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Stories From the Past (Continued)

By Sandip Wilson and Carolyn Angus
 | Jul 08, 2019

In this second column of Stories from the Past, we review additional recently published books, some fiction and some nonfiction, that will engage and inform readers of all ages with stories of historical events that are as exciting and suspenseful as they are moving and heartfelt.

Ages 4–8

The Cat Who Lived with Anne Frank. David Lee Miller & Steven Jay Rubin. Ill. Elizabeth Baddeley. 2019. Philomel/Penguin.

The Cat Who Lived With Anne FrankMouschi, the cat of Peter, whose family hid with the Franks in the Secret Annex over a spice factory in Amsterdam during the Holocaust, tells how he too is in hiding because Jews are forbidden to own pets. Mouschi, along with the eight people living in the annex, must stay silent during the day to avoid detection. Unlike them, however, he is free to explore the streets crowded with “Black Spiders” (Nazi soldiers) and witnesses and reports on what is happening to “Yellow Stars” (Jewish people) in the city. Narration from the point of view of Mouschi and incorporation of hand-lettered excerpts from Anne Frank’s diary in expressive mixed-media illustrations make this picture book an accessible introduction to the Anne Frank story. Back matter includes biographical information about Anne Frank, a note on the characters and places in the story, and sources.
—CA

Girls with Guts!: The Road to Breaking Barriers and Bashing Records. Debbi Gonzales. Ill. Rebeca Gibbon. 2019. Charlesbridge.

Girls with GutsThis engaging informational picture bookis a lively introduction to women athletes who “competed when others said they shouldn’t—or couldn’t” including Gertrude Ederle, who became the first woman to swim the English Channel in 1926; Althea Gibson, who became the first black athlete to win a Grand Slam tennis title in 1956; and Donna de Varona, who won medals as a member of the US Olympic swimming team in 1964. The book also traces the activities of Congresswoman Edith Green, Shirley Chisolm, Patsy Mink, and other activists who advocated for equal academic and athletic opportunities for girls. Their challenges to unfair federal funding eventually led to the passage in 1972 of Title IX, which mandated equal treatment for girls under any educational program or activity receiving Federal financial assistance. Backmatter includes an extensive time line (from 1880–1890 to 2017), author’s note, and a bibliography.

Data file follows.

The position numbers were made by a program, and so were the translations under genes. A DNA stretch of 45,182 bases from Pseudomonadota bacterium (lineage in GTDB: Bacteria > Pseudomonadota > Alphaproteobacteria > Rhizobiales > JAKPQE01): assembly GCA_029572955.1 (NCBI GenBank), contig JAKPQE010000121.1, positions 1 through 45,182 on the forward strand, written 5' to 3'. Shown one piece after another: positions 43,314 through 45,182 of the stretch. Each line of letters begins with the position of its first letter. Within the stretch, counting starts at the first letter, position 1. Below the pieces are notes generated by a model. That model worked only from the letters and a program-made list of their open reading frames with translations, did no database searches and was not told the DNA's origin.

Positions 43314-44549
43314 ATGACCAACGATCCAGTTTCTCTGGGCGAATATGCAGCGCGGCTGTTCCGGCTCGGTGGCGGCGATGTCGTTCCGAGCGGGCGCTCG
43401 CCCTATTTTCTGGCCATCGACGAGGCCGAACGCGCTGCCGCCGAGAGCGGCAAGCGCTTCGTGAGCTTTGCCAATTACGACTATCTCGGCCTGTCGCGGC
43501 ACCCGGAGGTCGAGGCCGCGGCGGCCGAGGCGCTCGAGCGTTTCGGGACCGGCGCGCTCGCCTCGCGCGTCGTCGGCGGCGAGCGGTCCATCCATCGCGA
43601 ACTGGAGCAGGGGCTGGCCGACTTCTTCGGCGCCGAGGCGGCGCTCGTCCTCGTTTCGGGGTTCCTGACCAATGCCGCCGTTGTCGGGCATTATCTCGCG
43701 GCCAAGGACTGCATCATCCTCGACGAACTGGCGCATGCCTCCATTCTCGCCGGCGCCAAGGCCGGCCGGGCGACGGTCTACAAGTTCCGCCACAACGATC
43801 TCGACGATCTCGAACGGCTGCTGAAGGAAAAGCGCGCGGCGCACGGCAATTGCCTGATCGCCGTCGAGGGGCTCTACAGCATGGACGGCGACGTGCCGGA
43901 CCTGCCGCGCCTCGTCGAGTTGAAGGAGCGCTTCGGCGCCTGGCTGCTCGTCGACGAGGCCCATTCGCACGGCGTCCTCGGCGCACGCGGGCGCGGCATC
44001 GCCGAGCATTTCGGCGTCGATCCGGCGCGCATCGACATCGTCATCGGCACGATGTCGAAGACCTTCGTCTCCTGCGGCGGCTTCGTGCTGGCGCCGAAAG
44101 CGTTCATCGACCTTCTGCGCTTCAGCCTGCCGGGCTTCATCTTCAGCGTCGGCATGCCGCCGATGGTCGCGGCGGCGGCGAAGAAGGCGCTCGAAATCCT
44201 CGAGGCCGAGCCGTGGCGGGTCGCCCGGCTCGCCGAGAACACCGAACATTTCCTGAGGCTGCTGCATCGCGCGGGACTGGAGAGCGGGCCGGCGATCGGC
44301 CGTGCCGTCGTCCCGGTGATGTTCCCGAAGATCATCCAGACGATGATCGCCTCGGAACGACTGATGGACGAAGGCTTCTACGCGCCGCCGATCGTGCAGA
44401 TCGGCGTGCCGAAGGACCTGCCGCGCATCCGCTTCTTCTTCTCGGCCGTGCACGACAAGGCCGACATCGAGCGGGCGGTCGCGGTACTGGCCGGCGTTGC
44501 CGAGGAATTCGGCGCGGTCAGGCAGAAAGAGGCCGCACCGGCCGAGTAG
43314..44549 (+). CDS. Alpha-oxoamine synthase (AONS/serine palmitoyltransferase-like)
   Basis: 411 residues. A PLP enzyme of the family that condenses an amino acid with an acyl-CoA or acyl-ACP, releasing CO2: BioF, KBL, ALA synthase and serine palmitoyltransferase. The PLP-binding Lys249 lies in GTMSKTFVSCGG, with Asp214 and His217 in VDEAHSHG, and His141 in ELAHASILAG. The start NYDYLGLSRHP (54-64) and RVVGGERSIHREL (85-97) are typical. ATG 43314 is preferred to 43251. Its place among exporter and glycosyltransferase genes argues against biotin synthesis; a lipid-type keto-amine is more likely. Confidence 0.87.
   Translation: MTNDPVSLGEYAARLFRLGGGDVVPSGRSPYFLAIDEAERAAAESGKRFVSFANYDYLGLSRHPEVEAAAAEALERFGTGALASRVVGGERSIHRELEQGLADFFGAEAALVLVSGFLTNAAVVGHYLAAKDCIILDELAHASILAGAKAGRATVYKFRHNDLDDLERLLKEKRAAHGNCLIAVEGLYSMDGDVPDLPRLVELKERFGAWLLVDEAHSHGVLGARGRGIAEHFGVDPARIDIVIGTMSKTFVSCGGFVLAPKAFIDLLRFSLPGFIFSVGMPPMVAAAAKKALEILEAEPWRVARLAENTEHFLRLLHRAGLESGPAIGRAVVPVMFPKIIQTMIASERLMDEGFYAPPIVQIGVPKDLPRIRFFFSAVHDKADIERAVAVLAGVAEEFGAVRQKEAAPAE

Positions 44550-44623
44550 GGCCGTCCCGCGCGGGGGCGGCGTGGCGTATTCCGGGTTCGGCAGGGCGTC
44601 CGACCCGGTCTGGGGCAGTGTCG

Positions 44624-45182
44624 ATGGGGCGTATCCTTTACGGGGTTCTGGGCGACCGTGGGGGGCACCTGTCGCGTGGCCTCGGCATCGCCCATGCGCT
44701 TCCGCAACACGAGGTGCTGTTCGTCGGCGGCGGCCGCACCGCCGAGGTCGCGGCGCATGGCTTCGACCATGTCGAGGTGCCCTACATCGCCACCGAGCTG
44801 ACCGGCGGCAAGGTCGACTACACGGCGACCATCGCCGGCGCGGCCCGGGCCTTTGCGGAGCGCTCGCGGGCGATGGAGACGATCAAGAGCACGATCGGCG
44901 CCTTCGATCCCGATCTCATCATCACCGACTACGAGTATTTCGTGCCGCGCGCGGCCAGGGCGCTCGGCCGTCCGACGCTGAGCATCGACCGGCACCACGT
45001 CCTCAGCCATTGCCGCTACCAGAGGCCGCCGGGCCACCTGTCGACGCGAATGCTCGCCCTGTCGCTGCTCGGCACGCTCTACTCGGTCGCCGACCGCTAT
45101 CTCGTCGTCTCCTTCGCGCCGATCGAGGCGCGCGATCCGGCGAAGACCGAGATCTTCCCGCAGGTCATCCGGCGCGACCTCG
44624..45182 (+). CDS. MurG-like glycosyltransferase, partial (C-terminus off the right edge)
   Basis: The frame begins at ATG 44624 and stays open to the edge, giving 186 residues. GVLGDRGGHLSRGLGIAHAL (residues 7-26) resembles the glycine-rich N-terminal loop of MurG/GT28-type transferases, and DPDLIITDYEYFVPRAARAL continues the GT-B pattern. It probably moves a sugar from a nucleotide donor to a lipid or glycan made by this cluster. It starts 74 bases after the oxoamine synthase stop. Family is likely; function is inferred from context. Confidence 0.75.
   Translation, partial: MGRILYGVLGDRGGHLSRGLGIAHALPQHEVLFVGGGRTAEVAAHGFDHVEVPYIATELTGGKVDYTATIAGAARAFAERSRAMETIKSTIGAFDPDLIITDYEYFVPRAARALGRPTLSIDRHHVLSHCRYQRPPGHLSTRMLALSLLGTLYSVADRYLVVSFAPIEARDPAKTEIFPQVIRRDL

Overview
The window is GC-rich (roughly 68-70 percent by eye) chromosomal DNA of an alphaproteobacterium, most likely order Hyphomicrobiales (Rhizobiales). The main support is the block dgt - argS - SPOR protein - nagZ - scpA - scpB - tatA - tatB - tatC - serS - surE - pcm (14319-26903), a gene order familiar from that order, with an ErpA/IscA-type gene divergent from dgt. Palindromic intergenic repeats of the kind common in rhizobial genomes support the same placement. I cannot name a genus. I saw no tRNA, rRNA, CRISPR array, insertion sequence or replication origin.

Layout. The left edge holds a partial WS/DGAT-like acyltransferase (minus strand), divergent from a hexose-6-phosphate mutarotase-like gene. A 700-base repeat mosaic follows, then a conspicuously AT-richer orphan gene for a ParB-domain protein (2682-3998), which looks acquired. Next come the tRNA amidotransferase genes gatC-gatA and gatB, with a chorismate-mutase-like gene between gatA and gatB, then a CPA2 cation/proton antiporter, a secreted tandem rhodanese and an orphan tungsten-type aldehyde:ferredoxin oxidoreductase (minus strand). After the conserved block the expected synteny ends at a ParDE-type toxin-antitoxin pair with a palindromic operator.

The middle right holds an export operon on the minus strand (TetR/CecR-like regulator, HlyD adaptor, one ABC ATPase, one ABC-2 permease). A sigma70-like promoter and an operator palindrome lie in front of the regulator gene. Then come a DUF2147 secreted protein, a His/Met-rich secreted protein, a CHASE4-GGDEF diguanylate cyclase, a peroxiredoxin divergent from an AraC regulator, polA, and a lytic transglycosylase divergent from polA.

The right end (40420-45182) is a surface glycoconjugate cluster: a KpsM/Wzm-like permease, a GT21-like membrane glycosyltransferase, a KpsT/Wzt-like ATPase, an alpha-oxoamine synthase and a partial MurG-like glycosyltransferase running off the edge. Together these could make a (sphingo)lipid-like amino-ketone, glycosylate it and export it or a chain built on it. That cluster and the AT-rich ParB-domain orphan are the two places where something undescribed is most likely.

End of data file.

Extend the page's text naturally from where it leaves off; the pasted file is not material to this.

—CA

Stubby: A True Story of Friendship. Michael Foreman. 2019. Andersen Press USA.

StubbyA soldier narrates this true story of a stray dog that entered an Army training camp in Connecticut, in 1917, looking for food, and was befriended by the soldiers, including the narrator who instead of leaving the dog behind, takes Stubby with him on the train and then the ship across the Atlantic. Stubby, who, with his keen hearing warns soldiers of approaching enemy and with his keen sense of smell warns them of gas attacks, becomes a war hero. Realistic illustrations in luminous watercolor and graphite show scenes of war in the trenches and the power of friendship. Back matter includes an archival photograph of Stubby with his medals and more information about Stubby, Corporal Robert Conroy, their experiences on the front lines, and Stubby’s valor and life after the war.
—SW

Ages 911

Last of the Name. Rosanne Parry. 2019. Carolrhoda/Lerner.